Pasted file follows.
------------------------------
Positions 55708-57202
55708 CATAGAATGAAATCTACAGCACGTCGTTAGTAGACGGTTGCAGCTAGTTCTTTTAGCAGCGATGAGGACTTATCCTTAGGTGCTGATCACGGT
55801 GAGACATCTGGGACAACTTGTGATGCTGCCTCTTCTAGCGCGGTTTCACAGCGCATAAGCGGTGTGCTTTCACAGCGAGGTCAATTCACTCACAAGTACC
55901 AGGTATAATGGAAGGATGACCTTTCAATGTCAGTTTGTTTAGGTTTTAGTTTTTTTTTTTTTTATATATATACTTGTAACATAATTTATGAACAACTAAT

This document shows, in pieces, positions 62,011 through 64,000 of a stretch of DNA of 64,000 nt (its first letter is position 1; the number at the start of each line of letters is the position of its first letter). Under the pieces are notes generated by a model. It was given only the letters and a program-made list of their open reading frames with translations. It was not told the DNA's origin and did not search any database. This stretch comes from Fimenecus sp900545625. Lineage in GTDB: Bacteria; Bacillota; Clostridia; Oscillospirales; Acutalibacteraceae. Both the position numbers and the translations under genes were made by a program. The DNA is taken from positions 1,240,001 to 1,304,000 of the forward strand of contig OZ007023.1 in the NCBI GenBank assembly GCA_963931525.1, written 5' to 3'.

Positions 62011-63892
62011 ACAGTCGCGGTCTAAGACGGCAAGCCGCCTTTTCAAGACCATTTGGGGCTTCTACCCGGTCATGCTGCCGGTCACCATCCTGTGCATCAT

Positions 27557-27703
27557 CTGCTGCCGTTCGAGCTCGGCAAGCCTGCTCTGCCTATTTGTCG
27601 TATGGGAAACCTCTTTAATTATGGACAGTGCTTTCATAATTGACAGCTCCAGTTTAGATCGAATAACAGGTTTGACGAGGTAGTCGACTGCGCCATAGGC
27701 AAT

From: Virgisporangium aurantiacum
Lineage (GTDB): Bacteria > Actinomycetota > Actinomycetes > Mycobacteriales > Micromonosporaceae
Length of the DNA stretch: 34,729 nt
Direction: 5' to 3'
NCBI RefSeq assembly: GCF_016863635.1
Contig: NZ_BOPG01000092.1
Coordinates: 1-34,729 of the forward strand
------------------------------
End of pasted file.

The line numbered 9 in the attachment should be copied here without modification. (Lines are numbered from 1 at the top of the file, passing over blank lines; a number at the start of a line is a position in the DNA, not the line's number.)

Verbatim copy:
27557 CTGCTGCCGTTCGAGCTCGGCAAGCCTGCTCTGCCTATTTGTCG